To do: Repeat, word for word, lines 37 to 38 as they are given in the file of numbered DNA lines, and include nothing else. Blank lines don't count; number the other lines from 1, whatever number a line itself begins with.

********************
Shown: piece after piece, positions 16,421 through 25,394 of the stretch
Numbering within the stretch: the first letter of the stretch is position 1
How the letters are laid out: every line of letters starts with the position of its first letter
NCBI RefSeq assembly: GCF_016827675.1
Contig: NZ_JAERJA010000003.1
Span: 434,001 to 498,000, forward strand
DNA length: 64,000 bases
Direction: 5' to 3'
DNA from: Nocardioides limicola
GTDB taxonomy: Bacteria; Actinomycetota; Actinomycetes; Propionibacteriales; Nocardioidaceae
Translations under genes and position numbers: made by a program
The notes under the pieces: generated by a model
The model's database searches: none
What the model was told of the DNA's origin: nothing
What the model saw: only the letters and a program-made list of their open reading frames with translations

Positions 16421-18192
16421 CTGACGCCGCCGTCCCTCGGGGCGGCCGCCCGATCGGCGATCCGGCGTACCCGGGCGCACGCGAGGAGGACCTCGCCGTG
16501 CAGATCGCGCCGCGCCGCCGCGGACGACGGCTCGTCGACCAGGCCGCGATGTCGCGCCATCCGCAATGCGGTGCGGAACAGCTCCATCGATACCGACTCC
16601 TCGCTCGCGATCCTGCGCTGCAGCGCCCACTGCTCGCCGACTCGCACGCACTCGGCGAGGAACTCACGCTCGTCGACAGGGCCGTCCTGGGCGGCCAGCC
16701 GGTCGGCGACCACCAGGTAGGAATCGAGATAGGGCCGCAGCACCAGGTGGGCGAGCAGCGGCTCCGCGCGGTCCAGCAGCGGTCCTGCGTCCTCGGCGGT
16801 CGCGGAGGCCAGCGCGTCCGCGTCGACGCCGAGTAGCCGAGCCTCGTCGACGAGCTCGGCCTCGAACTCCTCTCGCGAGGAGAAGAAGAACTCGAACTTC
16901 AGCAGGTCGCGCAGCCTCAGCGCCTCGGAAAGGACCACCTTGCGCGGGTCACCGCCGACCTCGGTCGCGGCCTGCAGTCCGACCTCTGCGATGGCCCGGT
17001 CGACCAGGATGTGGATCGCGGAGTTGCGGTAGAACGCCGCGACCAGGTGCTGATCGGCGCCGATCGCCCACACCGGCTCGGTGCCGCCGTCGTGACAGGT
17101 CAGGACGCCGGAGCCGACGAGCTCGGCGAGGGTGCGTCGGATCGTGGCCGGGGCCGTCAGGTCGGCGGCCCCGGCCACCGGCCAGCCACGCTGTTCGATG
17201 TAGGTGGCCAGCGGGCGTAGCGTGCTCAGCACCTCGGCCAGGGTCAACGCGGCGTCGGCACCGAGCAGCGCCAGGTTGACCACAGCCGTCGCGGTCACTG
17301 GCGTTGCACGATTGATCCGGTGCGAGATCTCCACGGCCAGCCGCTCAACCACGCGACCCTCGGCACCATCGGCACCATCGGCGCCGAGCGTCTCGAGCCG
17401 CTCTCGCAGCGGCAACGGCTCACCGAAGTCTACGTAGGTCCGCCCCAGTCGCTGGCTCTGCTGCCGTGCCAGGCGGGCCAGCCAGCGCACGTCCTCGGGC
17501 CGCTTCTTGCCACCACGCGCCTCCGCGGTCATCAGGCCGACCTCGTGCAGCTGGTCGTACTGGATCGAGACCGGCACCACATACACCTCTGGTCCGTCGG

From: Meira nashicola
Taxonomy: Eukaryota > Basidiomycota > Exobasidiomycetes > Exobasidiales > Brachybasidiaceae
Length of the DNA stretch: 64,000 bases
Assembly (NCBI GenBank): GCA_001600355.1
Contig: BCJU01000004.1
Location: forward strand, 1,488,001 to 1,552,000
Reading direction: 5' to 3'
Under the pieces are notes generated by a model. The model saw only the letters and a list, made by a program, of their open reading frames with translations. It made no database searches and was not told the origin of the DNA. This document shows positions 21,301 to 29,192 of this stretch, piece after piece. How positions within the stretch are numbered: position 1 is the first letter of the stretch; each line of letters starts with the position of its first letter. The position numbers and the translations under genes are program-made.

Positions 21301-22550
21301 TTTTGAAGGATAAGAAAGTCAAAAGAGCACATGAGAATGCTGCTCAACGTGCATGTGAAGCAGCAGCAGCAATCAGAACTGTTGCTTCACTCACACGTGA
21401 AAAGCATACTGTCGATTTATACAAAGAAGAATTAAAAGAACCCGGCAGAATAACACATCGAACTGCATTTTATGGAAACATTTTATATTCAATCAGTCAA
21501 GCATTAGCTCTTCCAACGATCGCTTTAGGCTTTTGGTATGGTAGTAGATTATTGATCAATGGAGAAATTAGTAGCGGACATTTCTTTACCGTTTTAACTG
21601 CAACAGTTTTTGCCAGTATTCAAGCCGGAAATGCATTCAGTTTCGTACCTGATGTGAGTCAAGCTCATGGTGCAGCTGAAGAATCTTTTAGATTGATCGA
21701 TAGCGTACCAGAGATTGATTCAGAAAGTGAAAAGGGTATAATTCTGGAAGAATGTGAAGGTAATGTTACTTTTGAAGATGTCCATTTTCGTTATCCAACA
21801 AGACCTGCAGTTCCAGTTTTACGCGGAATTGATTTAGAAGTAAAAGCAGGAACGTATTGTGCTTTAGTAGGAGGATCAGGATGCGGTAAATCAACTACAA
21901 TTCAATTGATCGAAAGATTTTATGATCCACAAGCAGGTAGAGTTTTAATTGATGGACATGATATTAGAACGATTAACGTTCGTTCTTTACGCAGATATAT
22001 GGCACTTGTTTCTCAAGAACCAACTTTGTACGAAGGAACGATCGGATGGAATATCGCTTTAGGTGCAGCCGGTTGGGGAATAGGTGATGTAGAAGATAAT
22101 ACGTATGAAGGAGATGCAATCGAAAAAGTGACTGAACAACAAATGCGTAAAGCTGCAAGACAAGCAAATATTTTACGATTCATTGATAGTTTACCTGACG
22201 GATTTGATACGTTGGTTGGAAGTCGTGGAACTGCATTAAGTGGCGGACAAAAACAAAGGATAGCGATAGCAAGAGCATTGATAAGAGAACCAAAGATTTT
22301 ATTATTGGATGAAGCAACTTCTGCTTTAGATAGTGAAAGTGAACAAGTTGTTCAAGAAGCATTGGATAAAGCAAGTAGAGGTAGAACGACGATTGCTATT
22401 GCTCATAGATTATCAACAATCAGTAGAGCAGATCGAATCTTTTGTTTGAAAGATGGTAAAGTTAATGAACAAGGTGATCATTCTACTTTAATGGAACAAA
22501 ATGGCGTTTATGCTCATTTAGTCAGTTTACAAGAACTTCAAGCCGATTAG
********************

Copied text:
Positions 21301-22550
21301 TTTTGAAGGATAAGAAAGTCAAAAGAGCACATGAGAATGCTGCTCAACGTGCATGTGAAGCAGCAGCAGCAATCAGAACTGTTGCTTCACTCACACGTGA